oversight

Status of the F-18 Naval Strike Fighter Program

Published by the Government Accountability Office on 1977-03-01.

Below is a raw (and likely hideous) rendition of the original report. (PDF)

                          DOCUMENT RESUME
01167 -   A08916113 (Restricted/

Status of the F-18 Naval Strike Fighter Program. B-163058;
PSAD-77-24. March 1, 1977.
Report to thi Congress; by Elmer B. Staats, Comptroller General.

Issue Area: Federal Procurement of Goods and Services: Notifying
    the Congress of Status of Important Procurement Programs
    (1905); Science and Technology (2000).
Contact: Procurement and Systems Acquisition Div.
Budget Function: National Defense (050); National Defense:
    Weapon Systems (057).
Organization Concerned: Department of the Air Furce; Department
    of the Navy; Department of Defense.
Congressional Relevance: Congress; House Committee on Armed
    Services; Senate Committee on Armed Services.
         The P-18 is a Department of the Navy fighter/attack
aircraft being developed by the McDonnell-Douglas Corporation,
with engines developed by the General Electric Ccrporation. The
F-18 fighter aircraft's prisary mission will be fighter escort,
and its secondary mission will be fleet air defense. The attack
aircraft's ission will be interdiction and close air support.
The Navy plans to produce 800 F-18 aircraft: 430 fighters, 310
attack aircraft, and 60 two-seat trainers. The program will cost
about $13 billion for development and production. Unit
procurement cost was estimated at $13.7 illion on September 0,
1976. Findings/Conclusions: The F-18 development program
appears to be on schedule. However program changes could occur
because (1) letter contracts with McDonnell-Douglas and General
Electric were not definitized as planned due to cost problems;
(2) cost could increase $86 to $196 illion if electronic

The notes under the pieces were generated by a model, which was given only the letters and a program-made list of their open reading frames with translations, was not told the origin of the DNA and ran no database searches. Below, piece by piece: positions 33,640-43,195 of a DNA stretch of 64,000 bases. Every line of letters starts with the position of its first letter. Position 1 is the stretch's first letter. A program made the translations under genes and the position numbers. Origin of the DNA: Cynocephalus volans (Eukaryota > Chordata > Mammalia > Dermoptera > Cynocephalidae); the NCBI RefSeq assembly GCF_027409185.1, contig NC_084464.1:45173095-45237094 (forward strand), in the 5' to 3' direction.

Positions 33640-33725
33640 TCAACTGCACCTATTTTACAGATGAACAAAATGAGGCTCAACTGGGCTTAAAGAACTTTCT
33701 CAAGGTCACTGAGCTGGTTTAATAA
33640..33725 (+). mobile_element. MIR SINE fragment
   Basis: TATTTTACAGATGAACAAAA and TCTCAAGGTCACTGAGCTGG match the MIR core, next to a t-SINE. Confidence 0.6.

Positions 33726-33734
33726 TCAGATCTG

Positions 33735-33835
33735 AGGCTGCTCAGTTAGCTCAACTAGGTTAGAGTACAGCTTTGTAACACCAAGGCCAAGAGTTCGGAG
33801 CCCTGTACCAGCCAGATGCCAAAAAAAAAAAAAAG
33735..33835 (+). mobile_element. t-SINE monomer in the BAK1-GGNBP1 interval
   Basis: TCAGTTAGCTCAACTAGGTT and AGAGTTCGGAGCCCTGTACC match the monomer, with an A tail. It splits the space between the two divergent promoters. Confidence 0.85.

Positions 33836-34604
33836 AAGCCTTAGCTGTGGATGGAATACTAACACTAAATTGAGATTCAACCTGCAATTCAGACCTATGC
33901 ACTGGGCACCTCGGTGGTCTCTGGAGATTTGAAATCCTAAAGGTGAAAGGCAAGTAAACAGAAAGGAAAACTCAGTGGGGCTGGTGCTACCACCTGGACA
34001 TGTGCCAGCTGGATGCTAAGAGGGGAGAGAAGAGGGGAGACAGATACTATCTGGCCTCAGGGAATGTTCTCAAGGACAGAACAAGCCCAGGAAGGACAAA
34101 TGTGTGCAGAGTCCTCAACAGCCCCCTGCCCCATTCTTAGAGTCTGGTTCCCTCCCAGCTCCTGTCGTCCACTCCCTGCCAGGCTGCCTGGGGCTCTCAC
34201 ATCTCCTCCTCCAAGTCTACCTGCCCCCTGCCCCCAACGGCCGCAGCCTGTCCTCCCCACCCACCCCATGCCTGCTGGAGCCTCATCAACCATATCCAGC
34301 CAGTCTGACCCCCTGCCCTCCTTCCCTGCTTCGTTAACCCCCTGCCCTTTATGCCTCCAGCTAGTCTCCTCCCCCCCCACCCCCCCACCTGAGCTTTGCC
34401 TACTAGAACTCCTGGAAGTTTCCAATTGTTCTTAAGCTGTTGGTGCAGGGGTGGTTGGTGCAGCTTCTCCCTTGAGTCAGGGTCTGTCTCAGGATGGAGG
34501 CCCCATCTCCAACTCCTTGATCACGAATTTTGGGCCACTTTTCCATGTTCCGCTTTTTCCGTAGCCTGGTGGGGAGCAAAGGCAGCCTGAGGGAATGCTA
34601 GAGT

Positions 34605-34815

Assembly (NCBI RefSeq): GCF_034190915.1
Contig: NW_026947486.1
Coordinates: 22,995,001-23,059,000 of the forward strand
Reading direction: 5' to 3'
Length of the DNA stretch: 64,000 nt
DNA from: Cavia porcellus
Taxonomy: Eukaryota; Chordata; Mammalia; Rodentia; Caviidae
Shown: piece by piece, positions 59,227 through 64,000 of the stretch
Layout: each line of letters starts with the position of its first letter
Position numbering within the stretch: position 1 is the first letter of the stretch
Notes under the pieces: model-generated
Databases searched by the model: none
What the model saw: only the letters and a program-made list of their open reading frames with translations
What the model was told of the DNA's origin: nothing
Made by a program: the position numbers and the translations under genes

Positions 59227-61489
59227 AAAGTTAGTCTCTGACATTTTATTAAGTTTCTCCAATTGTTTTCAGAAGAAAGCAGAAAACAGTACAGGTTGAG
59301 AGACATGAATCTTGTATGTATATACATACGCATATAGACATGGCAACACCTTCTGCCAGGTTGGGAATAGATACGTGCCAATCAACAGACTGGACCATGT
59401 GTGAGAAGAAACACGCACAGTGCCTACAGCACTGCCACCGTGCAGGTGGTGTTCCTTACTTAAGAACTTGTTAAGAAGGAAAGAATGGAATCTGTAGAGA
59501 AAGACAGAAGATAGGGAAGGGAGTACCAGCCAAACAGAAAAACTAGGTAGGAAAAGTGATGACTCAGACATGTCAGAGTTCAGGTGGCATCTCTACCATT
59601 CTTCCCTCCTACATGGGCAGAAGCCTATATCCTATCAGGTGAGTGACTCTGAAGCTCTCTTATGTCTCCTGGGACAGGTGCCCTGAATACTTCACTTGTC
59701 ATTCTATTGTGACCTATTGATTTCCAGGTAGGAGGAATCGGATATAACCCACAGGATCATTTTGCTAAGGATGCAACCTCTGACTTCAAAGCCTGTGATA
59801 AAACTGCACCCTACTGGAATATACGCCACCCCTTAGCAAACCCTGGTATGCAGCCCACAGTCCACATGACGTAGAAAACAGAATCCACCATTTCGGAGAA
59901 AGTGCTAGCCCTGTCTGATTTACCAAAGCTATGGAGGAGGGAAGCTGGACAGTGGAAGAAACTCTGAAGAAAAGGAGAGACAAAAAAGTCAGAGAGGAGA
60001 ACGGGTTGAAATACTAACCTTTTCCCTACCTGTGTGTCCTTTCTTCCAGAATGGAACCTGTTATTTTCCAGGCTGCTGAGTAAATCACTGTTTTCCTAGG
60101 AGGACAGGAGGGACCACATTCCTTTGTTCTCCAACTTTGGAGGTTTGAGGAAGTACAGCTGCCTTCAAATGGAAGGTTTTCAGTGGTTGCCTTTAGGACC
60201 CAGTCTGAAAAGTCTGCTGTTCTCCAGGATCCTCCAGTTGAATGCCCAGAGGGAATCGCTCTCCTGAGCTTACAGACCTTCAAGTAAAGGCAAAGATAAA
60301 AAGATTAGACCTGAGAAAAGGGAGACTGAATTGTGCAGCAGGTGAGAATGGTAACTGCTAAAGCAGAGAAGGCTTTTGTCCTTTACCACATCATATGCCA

countermeasures are replaced by new systems; (3) program cost
could increase if the Navy decides to develo a reconnaissance
version of the F-18; and () procurement costs may be reduced if
a land version of the F-18 is developed for sale to foreign
governments. (RRS)
        This is an uncssifed diest funished in lieu of
        a eport
             coniining ct1aifd secnrit informaortio.'AR         1197


COMPTROLLER GENERAL'S                       STATUS OF THE F-18 NAVAL
REPORT TO THE CONGRESS                      STRIKE FIGHTER PROGRAM
                                            Department of the Navy


        DIGEST

       The F-18 is a new Department of the Navy
       fighter/attack aircraft being developed to
       replace the aging F-4 and eventually, the
       A-7 aircrafts. The McDonnell-Douglas Cor-
       poration is developing the single-seat,
       carrier-suitable F-18 that can be configured
       as a fighter or attack aircraft. The engines
       for the F-18 will be developed by the General
       Electric Corporation.
        The F-18 fighter aircraft's primary mission
        will be fighter escort and its secondary
        mission, fleet air defense. The F-18 attack
        aircraft's mission will be interdiction and
        close air support.
        The Navy plans to produce 800 F-18 aircraft--
        430 will be fighters, 310 will be attack
        aircraft, and the balance, 60 aircraft, will be
        two-seat trainers. The Navy will use 178
        fighters with the remaining 252 going to the
        Marine Corps.
        The F-18 program is estimated to cost a total
        of about $13 billion (then year dollars) for
        development and production. Unit procurement
        cost was estimated at September 30, 1976, at
        $13.7 million (then year dollars).
        GAO's review of the system included an evalua-
        tion of its current status in terms of cost,
        schedule, and performance.
        No major problems were noted during the review.
        The F-18 development program appears to be on
        schedule. However, program changes could occur
        due to the following:
        -- Letter contracts with McDonnell-Douglas and
           General Electric were not definitized as
           planned because of cost problems. The con-
           tracts were definitized in December 1976,


                                      i                  PSAD-77-24
 but the details of the negotiations were
 not available for inclusion in this report.
 GAO was told that the Navy was prepared to
 accept reduced performance and/or schedule
 revision to keep within approved program cost.
 (See p. 12.)

-- Cost could increase $86 to $196 million if
   electronic countermeasure systems planned for
   the F-18 are replaced by new systems.  (See
   p. 13.)

-- Program cost could increase if the Navy
   decides to develop a reconnaissance version
   of the F-18. Eighty additional F-18s may be
   built for this purpose.  (See p. 13.)

-- F-18 procurement costs may be reduced if
   Northrop proceeds with development of a land
   version of the F-18 (F-18L) for sale to
   foreign governments.  (See p. 13.)

A draft of this report was reviewed by agency
officials and their comments were incorporated
as appropriate.




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